Now, imagine all of that across your manufacturing operations.

Interlinked technology may be spurred by advances in the consumer arena, but it’s uniquely suited to the manufacturing sphere. It arms workers with the data they need to become informed problem-solvers. It affords plant and line managers with deeper insights to work, resulting in improved productivity, quality and safety. It enables everyone to more easily stay on top of changes to procedures and keep the system current. Coordinators, supervisors, engineers, technicians – everyone works as one.

The question is how to get there?

How to Get There

Workers want to do their best work and feel secure on the factory floor. You want to help them. With connected work, you’re able to protect your workers and give them the modern tools they need to accelerate productivity. It’s the future of manufacturing, in three manageable steps.

Step 1) Build Your Digital Foundation

Digitizing your paper-based processes begins by providing workers with the modern digital tools they need to access processes quickly and easily, and perform work tasks safely and efficiently, while capturing details needed to ensure compliance, drive continuous improvement and make your operations fully audit proof. These so-called Fourth Industrial Revolution tools set in motion a level of automation and collaboration that paves the way for operational excellence:

  • They make static, paper-based procedures mobile and interactive.
  • They help guide worker inputs and trigger key actions in systems and machines.
  • They enable workers to collaborate on site or remotely, an especially important consideration in light of COVID-19 physical distancing norms.

Digital Identity

Building a digital foundation involves establishing secure digital identity protocols. Digitization enables systems and devices to exchange vast amounts of information. The deluge of resulting data affords numerous benefits, including allowing manufacturers to improve quality through insights gleaned from the millions of data points captured.

Then there’s your workforce.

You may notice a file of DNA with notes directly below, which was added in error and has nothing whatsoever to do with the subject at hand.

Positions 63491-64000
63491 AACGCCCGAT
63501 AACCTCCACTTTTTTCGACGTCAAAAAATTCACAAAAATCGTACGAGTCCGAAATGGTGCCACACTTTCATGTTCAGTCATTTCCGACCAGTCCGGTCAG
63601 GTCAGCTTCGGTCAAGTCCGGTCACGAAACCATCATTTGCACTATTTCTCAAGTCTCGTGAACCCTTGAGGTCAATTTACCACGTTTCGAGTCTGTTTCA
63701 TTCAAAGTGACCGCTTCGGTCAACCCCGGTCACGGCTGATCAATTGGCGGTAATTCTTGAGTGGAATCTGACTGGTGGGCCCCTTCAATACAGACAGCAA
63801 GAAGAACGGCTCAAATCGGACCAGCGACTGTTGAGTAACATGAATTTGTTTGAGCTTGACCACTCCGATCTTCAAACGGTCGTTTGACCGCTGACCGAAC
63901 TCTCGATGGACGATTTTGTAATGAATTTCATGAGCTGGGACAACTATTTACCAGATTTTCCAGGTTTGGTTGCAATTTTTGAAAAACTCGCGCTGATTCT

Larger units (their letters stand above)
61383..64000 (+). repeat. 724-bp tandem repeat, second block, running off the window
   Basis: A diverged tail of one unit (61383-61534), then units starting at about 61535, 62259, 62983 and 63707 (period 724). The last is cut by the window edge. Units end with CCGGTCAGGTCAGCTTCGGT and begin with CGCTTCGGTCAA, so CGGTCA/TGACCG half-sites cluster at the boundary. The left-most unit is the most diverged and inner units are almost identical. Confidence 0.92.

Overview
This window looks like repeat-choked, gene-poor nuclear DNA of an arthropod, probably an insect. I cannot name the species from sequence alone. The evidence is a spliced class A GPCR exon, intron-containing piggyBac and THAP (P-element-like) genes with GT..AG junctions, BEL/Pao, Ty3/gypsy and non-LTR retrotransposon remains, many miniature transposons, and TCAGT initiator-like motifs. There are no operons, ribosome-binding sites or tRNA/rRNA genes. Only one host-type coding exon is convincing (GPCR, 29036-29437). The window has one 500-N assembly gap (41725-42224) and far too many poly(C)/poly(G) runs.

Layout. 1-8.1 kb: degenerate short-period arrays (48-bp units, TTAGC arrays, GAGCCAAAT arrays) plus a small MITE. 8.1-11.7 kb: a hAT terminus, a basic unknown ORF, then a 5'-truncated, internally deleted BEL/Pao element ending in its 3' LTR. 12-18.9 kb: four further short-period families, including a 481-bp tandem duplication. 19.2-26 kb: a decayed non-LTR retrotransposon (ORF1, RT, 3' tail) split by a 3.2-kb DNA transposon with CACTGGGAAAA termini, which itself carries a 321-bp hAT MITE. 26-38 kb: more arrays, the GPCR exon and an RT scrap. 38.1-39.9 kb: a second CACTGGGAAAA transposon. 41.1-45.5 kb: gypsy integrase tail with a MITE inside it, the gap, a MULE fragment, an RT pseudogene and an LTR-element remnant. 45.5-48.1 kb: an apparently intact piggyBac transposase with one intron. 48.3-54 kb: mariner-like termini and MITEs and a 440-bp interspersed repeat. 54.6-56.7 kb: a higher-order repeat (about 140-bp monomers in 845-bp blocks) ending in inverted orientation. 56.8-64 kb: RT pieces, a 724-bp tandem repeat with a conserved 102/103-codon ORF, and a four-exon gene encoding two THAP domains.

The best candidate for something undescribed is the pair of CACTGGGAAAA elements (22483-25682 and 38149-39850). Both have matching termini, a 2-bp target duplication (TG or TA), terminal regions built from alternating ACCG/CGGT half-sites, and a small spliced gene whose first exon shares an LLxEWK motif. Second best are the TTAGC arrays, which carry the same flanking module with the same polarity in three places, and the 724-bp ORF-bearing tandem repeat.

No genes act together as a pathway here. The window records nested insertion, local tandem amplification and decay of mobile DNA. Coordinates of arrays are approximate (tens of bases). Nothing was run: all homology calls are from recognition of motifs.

Factory workers need the ability to communicate with others and to provide input and suggestions to management and specialists.Management needs to be able to return the favor, from anywhere, in real time.

Fewer barriers to communication improve overall efficiency and results with less slack. But, it’s more than that. Digital identity really means digital representation; it equips employees across your operation with the free flow of information and deeper understanding of work they need to improve and optimize performance, and that only exists in a digitized work environment. Everyone needs to be who they say they are. Trusted digital IDs offer the crucial mix of flexibility and security.

Internet Connectivity

The highly digitized nature of connected worker technology makes Internet connectivity a must-have for your factory. Lack of a reliable connection contributes to worker isolation, which can introduce costly delays that come at the expense of operational excellence.

The good news is that the increased reach of today’s high-speed networks makes it a can-have proposition for your operation, regardless of where it may be located. If the International Space Station can benefit from a reliable wireless connection, so can your factory.

Step 2) Connect Your Factory Workers

Ironically, the end of paper-based operations actually helps to ensure your workers are on the same page – virtually, that is. There are effectively three ways of connecting workers that play a critical role in any factory’s pursuit of operational excellence.

  • Connecting workers to other workers, whether it’s teammates or knowledge experts, they may rely on to guide them through important steps in the process. It’s about how these worker-to-worker connections happen, providing employees with photos, audio, links, GIFs and videos that can all be embedded within SOPs – whatever is required to relay specific actions and ensure optimum communication.
  • Connecting workers to information they need to perform their tasks, as well as to digitally or manually captured data points they can use to perform those tasks more efficiently and more effectively.
  • Connecting workers to systems – enterprise planning, maintenance, quality, warehousing – and enabling them to both better intuit those systems and how they work together, as well as push and pull data from those systems seamlessly. Similarly, connecting workers to machines improves critical human machine interfaces, essential for optimal performance and vital to competitive parity as the number of IoT devices worldwide continues to climb.